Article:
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The U.S. Securities and Exchange Commission (SEC) awarded US$5 million to a whistleblower, while denying a claim, in the same case, from another tipster that had filed their own tip three years earlier.

According to the regulator’s decision, the recipient of the US$5 million award provided a tip to the regulator that prompted an investigation, and supplied additional information that “helped SEC staff shape its investigative strategy, identify witnesses, and draft document and information requests.”

The whistleblower also reported their concerns internally before submitting information to the SEC, it noted.

“­Th­­­­­­­­­e whistleblower in this case provided helpful information and substantial ongoing assistance, saving the SEC time and resources during its investigation,” said Creola Kelly, chief of the SEC’s office of the whistleblower.

At the same time, the regulator’s order upheld a preliminary decision denying an award to a second claimant in the same case.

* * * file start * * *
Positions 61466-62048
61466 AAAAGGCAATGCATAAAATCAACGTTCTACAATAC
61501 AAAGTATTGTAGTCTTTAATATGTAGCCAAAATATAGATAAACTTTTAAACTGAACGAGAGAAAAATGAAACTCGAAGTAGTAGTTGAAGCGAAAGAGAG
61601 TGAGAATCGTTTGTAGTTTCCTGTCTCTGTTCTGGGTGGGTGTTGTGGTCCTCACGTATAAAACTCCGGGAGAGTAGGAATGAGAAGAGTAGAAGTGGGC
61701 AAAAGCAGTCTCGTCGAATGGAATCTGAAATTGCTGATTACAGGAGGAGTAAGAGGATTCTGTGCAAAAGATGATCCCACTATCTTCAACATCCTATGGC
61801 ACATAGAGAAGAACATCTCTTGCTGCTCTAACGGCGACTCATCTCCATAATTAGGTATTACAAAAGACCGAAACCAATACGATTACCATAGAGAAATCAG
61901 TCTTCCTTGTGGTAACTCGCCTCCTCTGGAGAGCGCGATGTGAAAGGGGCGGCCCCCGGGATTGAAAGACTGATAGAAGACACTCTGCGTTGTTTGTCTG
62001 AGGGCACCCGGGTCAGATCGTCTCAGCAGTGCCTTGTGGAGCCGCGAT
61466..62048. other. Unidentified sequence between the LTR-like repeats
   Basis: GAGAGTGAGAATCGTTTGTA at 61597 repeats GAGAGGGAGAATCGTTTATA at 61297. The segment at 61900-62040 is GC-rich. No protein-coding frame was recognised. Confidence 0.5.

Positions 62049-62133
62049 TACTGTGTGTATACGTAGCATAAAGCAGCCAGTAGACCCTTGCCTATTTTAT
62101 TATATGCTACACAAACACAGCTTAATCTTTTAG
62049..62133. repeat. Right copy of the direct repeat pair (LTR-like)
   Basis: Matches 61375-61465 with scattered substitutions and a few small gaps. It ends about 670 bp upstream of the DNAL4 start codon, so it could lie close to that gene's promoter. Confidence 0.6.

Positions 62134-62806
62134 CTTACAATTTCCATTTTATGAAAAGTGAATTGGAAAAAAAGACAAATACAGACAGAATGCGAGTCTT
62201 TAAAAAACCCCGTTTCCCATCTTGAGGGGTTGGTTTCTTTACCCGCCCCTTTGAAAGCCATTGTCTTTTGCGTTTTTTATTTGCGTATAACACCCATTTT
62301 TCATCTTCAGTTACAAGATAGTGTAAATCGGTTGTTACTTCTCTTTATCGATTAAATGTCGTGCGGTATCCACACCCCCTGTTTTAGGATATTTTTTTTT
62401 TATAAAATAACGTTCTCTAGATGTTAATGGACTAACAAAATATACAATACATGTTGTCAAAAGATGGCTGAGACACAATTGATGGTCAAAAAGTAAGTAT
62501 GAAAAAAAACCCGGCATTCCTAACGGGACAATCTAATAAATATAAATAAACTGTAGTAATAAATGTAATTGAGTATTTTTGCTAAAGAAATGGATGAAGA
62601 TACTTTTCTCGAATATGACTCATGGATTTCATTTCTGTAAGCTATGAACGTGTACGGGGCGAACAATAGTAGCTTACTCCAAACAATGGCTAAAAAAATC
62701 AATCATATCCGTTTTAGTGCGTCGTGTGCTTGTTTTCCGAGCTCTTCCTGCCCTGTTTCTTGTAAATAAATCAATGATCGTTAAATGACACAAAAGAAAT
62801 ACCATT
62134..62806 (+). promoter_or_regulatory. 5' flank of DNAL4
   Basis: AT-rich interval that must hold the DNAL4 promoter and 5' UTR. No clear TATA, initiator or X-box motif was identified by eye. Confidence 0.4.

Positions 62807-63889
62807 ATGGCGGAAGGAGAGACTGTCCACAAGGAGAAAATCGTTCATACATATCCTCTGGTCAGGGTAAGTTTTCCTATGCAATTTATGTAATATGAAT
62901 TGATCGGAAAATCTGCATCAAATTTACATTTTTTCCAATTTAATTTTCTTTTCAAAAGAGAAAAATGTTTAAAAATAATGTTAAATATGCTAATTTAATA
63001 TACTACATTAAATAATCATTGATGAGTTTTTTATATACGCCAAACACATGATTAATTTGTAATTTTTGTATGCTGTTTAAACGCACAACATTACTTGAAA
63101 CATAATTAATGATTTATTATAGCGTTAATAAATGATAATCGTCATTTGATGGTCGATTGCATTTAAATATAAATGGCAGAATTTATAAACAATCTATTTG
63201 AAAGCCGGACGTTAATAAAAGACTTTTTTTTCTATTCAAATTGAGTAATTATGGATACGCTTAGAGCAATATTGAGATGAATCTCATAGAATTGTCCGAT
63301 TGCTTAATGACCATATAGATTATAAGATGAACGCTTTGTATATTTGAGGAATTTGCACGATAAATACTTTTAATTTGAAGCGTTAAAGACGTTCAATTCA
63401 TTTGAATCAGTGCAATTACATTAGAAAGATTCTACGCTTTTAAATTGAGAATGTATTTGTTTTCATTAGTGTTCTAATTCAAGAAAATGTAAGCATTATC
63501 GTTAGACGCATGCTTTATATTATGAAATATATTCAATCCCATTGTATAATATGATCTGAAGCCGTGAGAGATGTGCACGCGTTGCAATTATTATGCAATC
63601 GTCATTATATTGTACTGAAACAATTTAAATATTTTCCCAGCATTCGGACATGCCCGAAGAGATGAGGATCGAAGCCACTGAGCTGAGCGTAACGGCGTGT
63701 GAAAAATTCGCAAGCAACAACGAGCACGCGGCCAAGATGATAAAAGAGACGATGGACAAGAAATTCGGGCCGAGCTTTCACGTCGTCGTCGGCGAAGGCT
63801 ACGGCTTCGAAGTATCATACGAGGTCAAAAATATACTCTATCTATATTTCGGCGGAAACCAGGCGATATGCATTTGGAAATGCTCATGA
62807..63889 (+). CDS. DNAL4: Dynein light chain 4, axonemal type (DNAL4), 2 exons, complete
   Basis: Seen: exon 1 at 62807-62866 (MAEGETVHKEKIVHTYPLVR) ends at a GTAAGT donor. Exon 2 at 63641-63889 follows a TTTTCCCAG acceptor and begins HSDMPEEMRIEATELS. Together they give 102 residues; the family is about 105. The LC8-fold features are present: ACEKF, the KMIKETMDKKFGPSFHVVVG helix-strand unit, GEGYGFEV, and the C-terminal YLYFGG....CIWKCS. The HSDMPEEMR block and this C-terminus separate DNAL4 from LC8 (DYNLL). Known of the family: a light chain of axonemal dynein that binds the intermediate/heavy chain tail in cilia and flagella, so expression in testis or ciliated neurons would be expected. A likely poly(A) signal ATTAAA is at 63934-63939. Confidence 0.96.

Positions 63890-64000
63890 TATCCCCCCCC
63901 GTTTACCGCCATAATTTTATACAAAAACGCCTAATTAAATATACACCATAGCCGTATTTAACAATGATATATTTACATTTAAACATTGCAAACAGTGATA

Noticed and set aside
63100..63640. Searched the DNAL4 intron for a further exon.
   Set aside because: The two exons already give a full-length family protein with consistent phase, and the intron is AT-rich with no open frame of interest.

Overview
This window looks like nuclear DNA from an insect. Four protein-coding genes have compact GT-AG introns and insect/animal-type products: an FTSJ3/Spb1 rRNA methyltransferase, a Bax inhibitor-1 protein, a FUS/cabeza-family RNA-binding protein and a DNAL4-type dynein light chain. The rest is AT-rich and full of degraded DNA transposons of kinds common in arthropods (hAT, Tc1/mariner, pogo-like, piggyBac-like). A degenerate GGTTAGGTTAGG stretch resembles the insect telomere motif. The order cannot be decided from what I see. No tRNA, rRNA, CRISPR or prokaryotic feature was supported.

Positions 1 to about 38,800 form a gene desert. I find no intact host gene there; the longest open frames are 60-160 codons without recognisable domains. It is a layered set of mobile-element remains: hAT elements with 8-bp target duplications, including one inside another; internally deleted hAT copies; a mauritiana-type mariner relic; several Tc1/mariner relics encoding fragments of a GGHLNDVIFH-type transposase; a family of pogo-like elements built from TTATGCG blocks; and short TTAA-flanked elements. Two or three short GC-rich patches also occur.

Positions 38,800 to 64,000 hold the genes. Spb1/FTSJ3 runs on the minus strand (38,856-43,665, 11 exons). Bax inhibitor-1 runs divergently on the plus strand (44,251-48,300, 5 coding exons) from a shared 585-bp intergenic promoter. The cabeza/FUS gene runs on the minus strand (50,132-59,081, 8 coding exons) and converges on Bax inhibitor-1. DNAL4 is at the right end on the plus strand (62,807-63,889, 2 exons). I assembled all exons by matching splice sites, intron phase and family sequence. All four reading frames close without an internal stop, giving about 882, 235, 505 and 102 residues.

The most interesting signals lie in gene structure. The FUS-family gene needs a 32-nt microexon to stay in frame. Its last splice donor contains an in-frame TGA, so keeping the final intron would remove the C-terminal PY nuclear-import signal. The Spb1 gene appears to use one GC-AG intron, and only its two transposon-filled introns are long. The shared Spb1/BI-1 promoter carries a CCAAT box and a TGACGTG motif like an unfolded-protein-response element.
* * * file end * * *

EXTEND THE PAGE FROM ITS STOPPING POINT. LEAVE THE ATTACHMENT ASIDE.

According to its order, the other tipster had provided their tip to the SEC three years before the regulator actually launched an investigation, and didn’t prompt any enforcement action.

At the time, SEC staff reviewed the tip, “but the allegations were vague and conclusory, and staff closed the tip with no further action,” the order said.

In appealing that initial decision, the tipster argued that they were the “original source” of the information that led to the SEC’s investigation because they had shared the contents of their tip with law firms while trying to hire legal counsel.

However, the SEC ruled that this claim was speculative, and was not supported by the evidence — and it rejected the notion that the purported tipster should be treated as a joint whistleblower with the person who actually received an award.

The regulator upheld its initial conclusion that the earlier tip didn’t contribute to the investigation, or provide information that led to successful enforcement action.